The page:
Wednesday, July 30, 2014

The King of Bryan College

Mike Adams

In my columns, I often write about the swift moral decline within our nation's secular universities. That usually involves writing about corrupt university administrators. But I would be a hypocrite were I to ignore corruption by administrators at Christian colleges and universities. Right now, there is a controversy brewing at Bryan College in Dayton, Tennessee with moral ramifications that are simply too important to ignore.

At the center of the controversy is Bryan's president Dr. Stephen Livesay. His conduct as Bryan's president has been so far outside the realm of normal professional conduct as to nearly defy description. Nonetheless, I will attempt to do so. The following is an in-exhaustive list of offenses - each of which could arguably justify Dr. Livesay's removal.

1. Sanitizing a sex scandal. When a college or university begins to knowingly cover up sex scandals it simply invites more sex scandals. Such was the case at Bryan College just a couple of years ago when a Bryan professor was arrested in a sting operation for allegedly soliciting sex from a minor.

Fortunately, the accused professor resigned. Unfortunately, Bryan College concocted a cover story, which falsely claimed that the professor left to pursue "other opportunities." Being charged with a felony sex crime isn't an "opportunity." It's a lie and a very bad one at that. Arguably, Dr. Livesay should have been terminated for his role in the cover up.

2. Prior restraint of free speech. Fortunately, a brave Bryan College student decided to blow the cover on the aforementioned lie. The student wanted to run the story in the Bryan paper - although he was also employed as a journalist for an off campus paper. But Dr. Livesay quashed the story before it ran citing concerns about its accuracy.

It is notable the student/journalist's story was based on public records. There was never any evidence that the student was off the mark in his reporting of this publicly available information. Obviously, Dr. Livesay's real concern was that it was accurate and exposed the school as having concocted a cover story that was inaccurate.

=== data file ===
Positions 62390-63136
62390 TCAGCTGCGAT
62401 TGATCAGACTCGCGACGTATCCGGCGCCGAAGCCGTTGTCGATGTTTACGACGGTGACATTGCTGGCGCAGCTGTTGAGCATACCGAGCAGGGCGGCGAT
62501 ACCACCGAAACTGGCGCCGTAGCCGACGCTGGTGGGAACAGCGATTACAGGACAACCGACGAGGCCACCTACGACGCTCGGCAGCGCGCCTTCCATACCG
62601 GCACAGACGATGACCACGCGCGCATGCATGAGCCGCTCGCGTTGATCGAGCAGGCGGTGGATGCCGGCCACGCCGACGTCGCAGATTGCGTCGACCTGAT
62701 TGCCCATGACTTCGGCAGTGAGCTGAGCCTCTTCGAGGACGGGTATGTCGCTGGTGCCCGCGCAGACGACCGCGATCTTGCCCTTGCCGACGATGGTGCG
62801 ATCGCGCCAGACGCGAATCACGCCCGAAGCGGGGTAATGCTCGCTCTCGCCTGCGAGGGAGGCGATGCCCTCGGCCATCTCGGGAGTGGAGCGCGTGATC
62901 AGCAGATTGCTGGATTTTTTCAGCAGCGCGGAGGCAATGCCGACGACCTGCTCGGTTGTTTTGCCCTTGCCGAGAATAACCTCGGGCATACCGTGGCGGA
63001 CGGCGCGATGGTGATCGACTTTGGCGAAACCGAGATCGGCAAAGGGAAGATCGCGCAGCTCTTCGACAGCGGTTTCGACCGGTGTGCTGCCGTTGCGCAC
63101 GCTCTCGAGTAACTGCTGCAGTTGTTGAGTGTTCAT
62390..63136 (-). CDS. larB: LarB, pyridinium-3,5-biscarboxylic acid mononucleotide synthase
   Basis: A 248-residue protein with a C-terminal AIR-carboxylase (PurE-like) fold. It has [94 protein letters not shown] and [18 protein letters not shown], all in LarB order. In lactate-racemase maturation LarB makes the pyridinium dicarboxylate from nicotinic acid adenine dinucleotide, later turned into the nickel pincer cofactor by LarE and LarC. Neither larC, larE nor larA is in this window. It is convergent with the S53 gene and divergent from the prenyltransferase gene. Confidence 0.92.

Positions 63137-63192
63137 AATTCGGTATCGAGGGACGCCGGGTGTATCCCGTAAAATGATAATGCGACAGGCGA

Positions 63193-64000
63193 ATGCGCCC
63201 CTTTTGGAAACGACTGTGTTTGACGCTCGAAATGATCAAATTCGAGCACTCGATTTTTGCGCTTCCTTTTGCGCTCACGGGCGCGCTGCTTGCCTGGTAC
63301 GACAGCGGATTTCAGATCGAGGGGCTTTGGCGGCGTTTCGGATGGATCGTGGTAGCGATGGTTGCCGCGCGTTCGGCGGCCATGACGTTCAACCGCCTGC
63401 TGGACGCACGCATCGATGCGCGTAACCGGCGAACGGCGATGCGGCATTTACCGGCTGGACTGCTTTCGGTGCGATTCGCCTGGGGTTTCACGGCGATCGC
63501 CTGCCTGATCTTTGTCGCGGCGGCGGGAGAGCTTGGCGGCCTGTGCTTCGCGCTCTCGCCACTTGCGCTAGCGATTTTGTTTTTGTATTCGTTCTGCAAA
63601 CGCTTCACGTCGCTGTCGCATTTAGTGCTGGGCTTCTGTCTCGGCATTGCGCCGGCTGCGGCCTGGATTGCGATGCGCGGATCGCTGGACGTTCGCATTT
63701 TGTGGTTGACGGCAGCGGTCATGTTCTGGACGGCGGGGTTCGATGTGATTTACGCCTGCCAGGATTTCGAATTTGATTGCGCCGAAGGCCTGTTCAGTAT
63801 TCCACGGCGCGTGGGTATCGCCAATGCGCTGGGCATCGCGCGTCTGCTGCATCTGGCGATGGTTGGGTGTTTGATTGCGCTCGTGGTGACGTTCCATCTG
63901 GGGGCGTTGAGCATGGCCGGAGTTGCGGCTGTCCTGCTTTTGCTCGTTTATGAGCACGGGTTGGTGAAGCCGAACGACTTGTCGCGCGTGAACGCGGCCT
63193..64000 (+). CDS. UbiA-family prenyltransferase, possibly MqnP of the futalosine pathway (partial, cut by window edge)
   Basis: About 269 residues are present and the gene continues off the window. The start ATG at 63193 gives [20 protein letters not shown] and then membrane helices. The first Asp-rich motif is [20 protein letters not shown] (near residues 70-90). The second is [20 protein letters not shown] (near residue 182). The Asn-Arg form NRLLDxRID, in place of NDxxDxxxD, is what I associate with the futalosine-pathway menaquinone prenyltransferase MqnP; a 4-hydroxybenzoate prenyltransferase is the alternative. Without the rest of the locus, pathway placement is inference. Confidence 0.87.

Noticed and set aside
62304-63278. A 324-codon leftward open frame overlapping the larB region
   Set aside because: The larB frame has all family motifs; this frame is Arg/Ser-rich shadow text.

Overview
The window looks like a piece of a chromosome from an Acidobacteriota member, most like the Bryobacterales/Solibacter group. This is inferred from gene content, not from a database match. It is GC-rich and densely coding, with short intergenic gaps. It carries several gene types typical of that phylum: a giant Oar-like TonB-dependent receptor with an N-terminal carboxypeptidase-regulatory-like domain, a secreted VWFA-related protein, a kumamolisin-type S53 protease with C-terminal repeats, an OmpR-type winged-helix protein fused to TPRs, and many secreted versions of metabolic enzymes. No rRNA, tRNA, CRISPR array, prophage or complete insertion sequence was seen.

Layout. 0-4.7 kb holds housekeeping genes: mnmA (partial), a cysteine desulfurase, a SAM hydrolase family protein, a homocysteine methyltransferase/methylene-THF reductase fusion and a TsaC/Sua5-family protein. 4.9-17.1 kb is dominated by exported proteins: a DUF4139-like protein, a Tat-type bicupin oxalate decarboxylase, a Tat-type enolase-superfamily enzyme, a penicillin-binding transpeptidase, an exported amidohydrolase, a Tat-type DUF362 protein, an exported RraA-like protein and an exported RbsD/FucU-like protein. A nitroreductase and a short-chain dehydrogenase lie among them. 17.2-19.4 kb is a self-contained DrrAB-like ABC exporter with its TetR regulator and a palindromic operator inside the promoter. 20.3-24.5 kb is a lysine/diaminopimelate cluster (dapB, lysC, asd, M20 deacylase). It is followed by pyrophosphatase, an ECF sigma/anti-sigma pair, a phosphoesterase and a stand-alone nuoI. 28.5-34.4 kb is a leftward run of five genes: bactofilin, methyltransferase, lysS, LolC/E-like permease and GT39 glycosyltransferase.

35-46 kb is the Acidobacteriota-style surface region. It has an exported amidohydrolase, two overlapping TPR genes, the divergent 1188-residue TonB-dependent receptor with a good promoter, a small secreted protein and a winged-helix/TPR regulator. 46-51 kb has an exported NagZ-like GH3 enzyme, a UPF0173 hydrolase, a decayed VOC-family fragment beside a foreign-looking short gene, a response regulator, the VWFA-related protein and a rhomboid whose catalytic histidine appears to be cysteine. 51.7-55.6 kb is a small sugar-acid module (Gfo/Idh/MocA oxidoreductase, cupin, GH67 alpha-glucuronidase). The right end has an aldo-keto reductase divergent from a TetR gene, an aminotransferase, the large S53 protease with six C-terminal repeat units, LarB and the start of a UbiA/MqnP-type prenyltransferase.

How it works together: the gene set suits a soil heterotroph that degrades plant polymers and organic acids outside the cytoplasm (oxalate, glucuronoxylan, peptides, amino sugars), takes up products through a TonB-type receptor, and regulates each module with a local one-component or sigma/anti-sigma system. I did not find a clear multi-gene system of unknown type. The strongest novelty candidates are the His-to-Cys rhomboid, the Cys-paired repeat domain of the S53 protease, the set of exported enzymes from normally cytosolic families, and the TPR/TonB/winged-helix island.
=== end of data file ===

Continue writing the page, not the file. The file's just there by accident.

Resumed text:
Furthermore, when the story was about to run, the accused professor was no longer at Bryan College. Additionally, the sting took place off campus. Bryan had no compelling interest in the prior restraint of the student's speech. They should have allowed the story to run. The day Dr. Livesay decided to engage in prior restraint of free and accurate speech was the day Bryan lost its claim to be a serious institution of higher learning.

3. Altering the statement of faith. The Bryan charter states in clear terms that the statement of faith cannot be altered. But now it has been. Bryan altered the statement of faith to include a statement about an historical Adam and Eve. The alteration also calls for faculty to sign a specific rejection of macro-evolution.

Under the leadership of Dr. Livesay, Bryan College has predictably dubbed the patently illegal alteration as a "clarification." The Livesay administration is sounding more like the Clinton Administration every day. I suppose it depends on what the definition of an alteration is.

To make matters worse, this illegal alteration was forced upon faculty shorty before their annual contracts were to be renewed. This did not give dissenters a reasonable amount of time to look for employment elsewhere. These are Gestapo tactics. They are simply indefensible actions by anyone who claims to subscribe to Christian ideals of decency and fairness.

Now, two tenured professors who have been terminated have had to resort to litigation against Bryan. They have a good chance of prevailing in the litigation. If that happens, Bryan's chances of surviving might not be so good. But Dr. Livesay shows no signs of capitulating.

4. Subverting faculty will. In the wake of the clear breach of the Bryan charter there has been a 30-2 vote of no confidence against Dr. Livesay. Yet he refuses to leave. This is a sign that there is something seriously wrong with this man. This is not conduct to be expected of Christians. This is conduct to be expected of dictators.